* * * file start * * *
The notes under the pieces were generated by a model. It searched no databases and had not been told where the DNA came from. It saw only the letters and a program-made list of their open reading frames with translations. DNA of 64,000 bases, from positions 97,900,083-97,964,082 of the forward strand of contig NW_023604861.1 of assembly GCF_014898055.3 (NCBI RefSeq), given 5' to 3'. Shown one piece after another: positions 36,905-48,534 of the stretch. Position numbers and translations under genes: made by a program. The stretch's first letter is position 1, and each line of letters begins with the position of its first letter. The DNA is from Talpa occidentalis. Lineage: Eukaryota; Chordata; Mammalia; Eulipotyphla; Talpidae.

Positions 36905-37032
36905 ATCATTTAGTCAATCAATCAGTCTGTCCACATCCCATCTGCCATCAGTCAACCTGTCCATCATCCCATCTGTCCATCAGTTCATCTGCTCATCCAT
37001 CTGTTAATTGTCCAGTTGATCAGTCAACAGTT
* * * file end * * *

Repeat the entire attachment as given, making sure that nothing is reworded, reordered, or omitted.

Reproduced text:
The notes under the pieces were generated by a model. It searched no databases and had not been told where the DNA came from. It saw only the letters and a program-made list of their open reading frames with translations. DNA of 64,000 bases, from positions 97,900,083-97,964,082 of the forward strand of contig NW_023604861.1 of assembly GCF_014898055.3 (NCBI RefSeq), given 5' to 3'. Shown one piece after another: positions 36,905-48,534 of the stretch. Position numbers and translations under genes: made by a program. The stretch's first letter is position 1, and each line of letters begins with the position of its first letter. The DNA is from Talpa occidentalis. Lineage: Eukaryota; Chordata; Mammalia; Eulipotyphla; Talpidae.

Positions 36905-37032
36905 ATCATTTAGTCAATCAATCAGTCTGTCCACATCCCATCTGCCATCAGTCAACCTGTCCATCATCCCATCTGTCCATCAGTTCATCTGCTCATCCAT
37001 CTGTTAATTGTCCAGTTGATCAGTCAACAGTT